Business

February 11, 2013

Boeing warns that 787 deliveries could slip

Boeing acknowledged Feb. 8 that it may not be able to deliver its 787 as fast as hoped.

The company said it has told customers expecting the next 787 deliveries that those planes have either been delayed, or at risk for a delay.

Boeing is still building the long-range, fuel-efficient planes, and it said on Friday that it has no plans to slow production.

Norwegian Air Shuttle confirmed that it got such a warning from Boeing. The Oslo-based budget airline’s spokesman, Lasse Sandaker-Nielsen, said that delivery of the planes, scheduled to be flying for the airline in May or June, might not be possible. He gave no reason for the delays.

Norwegian is one of Europe’s fastest-growing airlines and had planned to begin its first long-haul flights to New York and Bangkok with the Boeing 787s.

The world’s fleet of 50 787s has been grounded since Jan. 16. Boeing and investigators are trying to figure out why one aircraft battery caught fire and another one smoldered and forced an emergency landing.

The National Transportation Safety Board is still probably weeks away from determining the root cause of the Jan. 7 battery fire in a Japan Airlines 787 parked at Boston’s Logan International Airport, NTSB Chairwoman Deborah Hersman told reporters this week. In about 30 days the board plans to issue an interim report on its investigation and post online all the test results and factual information gathered in its investigation, Hersman said.

The 787 is the first commercial airliner to rely heavily on lithium-ion batteries. Each plane has two of the 63-pound blue power bricks, one near the front to provide power to the cockpit if the engines stop, and one near the back to start up the auxiliary power unit, which is essentially a backup generator.

One of the big unknowns right now is whether Boeing will need to drop the lithium-ion batteries in favor of a battery more like that used on other planes.

The NTSB’s detailed update on Thursday said the fire on the Boston plane started when one of the battery’s eight cells short-circuited, causing it to heat up. The heat in turn caused swelling in neighboring cells, and they short-circuited, too.

The focus on the battery’s charging, design or manufacturing process seems to limit the risk of a larger problem “and is somewhat of a positive development for Boeing,” Jefferies analyst Howard A. Rubel wrote in a note Feb. 8. “We believe the risk of a major re-design has declined.”

 




All of this week's top headlines to your email every Friday.


 
 

 

Headlines December 19, 2014

News: SpaceX’s attempt to land rocket on floating barge postponed - It’s set to be one of the most groundbreaking moments in humanity’s six decades of space exploration. Obama signs $1.1 trillion spending bill into law - President Obama signed the $1.1 trillion federal spending measure into law Dec. 16, officially ending any threat of a government...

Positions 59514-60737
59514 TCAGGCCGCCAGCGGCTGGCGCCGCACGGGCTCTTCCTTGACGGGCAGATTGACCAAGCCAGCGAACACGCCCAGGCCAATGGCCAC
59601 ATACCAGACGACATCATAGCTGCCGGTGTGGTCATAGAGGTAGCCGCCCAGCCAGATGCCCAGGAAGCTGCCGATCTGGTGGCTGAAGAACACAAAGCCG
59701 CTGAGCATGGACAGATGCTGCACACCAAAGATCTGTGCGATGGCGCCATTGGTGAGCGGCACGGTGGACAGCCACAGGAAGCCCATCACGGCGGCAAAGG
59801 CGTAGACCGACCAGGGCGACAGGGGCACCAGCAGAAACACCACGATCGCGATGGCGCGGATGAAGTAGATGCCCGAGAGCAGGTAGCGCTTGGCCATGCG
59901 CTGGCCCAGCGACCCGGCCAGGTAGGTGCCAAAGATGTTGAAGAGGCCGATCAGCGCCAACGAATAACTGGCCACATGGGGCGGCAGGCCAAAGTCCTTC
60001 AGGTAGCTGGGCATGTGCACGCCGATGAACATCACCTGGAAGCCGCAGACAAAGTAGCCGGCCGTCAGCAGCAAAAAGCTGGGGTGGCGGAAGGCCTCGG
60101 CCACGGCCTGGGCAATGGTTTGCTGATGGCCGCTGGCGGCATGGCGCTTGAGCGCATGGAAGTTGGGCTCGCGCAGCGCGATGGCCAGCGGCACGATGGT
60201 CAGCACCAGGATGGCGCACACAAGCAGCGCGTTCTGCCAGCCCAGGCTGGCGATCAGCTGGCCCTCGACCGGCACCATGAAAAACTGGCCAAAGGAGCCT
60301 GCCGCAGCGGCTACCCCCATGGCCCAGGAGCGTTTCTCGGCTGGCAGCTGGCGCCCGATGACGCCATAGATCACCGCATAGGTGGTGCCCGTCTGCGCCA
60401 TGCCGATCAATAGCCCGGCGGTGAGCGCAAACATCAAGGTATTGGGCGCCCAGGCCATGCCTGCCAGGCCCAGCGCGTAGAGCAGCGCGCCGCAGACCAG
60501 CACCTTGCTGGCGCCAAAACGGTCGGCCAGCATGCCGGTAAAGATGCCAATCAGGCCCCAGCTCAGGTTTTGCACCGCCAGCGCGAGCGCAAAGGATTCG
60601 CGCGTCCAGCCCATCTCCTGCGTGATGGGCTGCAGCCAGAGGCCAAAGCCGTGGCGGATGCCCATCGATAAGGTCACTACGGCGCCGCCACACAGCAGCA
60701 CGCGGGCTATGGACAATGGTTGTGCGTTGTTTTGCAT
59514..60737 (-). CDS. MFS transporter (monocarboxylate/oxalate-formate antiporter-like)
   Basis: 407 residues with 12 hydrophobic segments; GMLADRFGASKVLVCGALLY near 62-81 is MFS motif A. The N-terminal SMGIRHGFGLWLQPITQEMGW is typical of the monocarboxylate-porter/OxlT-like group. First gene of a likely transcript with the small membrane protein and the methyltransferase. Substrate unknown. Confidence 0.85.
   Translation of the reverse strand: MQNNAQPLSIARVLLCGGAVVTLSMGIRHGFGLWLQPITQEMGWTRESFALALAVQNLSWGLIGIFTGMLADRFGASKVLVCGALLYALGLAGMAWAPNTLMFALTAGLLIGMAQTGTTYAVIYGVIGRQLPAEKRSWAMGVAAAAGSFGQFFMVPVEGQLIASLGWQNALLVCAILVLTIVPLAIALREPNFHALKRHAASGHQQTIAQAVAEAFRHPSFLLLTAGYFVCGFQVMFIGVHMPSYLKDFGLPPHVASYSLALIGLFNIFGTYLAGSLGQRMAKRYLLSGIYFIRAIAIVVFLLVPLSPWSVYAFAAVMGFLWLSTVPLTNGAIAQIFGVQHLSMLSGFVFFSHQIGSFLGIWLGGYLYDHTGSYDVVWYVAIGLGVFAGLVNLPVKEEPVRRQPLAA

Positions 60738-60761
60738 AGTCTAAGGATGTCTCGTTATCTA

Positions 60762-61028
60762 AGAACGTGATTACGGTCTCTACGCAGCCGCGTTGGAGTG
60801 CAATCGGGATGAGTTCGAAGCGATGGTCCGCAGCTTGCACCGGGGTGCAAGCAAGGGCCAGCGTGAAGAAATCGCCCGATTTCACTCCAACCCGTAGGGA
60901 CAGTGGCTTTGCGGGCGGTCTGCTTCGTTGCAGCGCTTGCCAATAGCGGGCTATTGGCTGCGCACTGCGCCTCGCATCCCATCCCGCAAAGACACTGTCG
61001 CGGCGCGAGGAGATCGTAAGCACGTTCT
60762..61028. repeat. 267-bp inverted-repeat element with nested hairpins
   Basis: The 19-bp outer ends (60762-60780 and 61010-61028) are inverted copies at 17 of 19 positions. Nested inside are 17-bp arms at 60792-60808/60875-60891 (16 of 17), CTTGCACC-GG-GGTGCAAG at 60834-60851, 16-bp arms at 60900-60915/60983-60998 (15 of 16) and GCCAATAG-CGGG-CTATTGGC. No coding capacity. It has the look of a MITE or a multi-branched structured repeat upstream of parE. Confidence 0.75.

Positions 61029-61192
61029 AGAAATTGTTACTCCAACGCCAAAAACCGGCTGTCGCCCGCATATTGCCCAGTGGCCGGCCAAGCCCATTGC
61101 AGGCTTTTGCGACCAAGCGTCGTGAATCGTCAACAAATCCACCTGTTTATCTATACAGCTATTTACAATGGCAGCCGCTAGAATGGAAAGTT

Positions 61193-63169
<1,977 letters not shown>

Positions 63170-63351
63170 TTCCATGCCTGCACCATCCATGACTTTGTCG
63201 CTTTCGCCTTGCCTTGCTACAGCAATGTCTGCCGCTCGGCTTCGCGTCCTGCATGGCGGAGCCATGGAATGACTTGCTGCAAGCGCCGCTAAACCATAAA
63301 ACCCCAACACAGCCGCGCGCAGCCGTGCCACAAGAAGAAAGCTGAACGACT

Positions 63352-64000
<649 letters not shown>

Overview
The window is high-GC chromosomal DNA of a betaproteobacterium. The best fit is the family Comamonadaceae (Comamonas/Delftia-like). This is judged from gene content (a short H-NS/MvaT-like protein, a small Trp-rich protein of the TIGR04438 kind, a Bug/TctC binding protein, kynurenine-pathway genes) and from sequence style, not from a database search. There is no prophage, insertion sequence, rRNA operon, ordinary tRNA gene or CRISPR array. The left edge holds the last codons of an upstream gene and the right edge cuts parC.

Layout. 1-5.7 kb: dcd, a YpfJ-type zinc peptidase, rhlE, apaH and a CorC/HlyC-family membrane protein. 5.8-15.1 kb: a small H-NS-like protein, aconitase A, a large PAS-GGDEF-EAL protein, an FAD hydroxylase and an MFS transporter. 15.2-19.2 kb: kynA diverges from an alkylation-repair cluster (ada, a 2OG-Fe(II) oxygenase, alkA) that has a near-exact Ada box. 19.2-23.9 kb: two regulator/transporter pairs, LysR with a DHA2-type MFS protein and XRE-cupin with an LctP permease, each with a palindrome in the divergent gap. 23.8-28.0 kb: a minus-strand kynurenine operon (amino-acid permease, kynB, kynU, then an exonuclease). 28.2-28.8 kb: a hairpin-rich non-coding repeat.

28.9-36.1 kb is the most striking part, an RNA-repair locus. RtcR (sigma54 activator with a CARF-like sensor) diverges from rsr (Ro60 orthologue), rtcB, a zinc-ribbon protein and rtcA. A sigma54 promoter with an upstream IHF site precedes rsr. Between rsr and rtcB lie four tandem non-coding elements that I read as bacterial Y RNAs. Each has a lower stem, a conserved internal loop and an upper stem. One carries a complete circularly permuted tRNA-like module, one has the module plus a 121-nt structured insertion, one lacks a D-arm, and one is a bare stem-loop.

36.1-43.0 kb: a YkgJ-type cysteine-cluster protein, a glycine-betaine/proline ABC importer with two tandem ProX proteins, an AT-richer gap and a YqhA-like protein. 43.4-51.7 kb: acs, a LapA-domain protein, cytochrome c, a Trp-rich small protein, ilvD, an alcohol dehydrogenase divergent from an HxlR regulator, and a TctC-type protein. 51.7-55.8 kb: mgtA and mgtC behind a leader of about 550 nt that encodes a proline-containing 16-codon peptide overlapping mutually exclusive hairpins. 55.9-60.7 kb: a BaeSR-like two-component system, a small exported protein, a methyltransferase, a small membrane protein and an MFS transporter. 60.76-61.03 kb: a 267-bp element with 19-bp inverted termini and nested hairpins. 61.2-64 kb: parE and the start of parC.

News Briefs December 19, 2014

Trial set for ex-Navy engineer in military secrets case A former Navy civilian engineer is scheduled to stand trial next summer on charges of trying to steal aircraft carrier schematics. Media outlets report that 35-year-old Mostafa Awwad of Yorktown, Va., pleaded not guilty Dec. 17 to two counts of attempted exportation of defense articles and...
 
 
Army photograph by C. Todd Lopez

Army to launch cruise missile-detecting aerostat at Aberdeen Proving Ground

Army photograph by C. Todd Lopez The Army plans to launch an aerostat, part of the “Joint Land Attack Cruise Missile Defense Elevated Netted Sensor,” in late December 2014. The JLENS aerostat will be tethered to the...
 

 
Air Force photograph by SrA. Jordan Castelan

AF delivers Iraqi F-16s for training in US

Air Force photograph by SrA. Jordan Castelan Iraqi air force captain Hama conducts preflight inspections while inside a new to service Iraqi F-16 Fighting Falcon Dec. 17, 2014, located at the nearby Tucson International Airport...
 
 
Air Force photograph by SSgt. Derek VanHorn

Short-notice: A new way to exercise

Air Force photograph by SSgt. Derek VanHorn Airmen from Kadena Air Base, Japan, prepare for an aeromedical evacuation exercise on a KC-135 Stratotanker Dec. 5, 2014, at Misawa Air Base, Japan. The operation was executed in supp...
 
 
Lockheed Martin photograph by Andy Wolfe

Japan, Australia to provide F-35 maintenance sites in Pacific region

Lockheed Martin photograph by Andy Wolfe An F-35C Lightning II joint strike fighter carrier variant prepares to launch from the aircraft carrier USS Nimitz in the Pacific Ocean, Nov. 6, 2014. Japan and Australia will be sharing...
 




0 Comments


Be the first to comment!


Leave a Reply

Your email address will not be published. Required fields are marked *

You may use these HTML tags and attributes: <a href="" title=""> <abbr title=""> <acronym title=""> <b> <blockquote cite=""> <cite> <code> <del datetime=""> <em> <i> <q cite=""> <strike> <strong>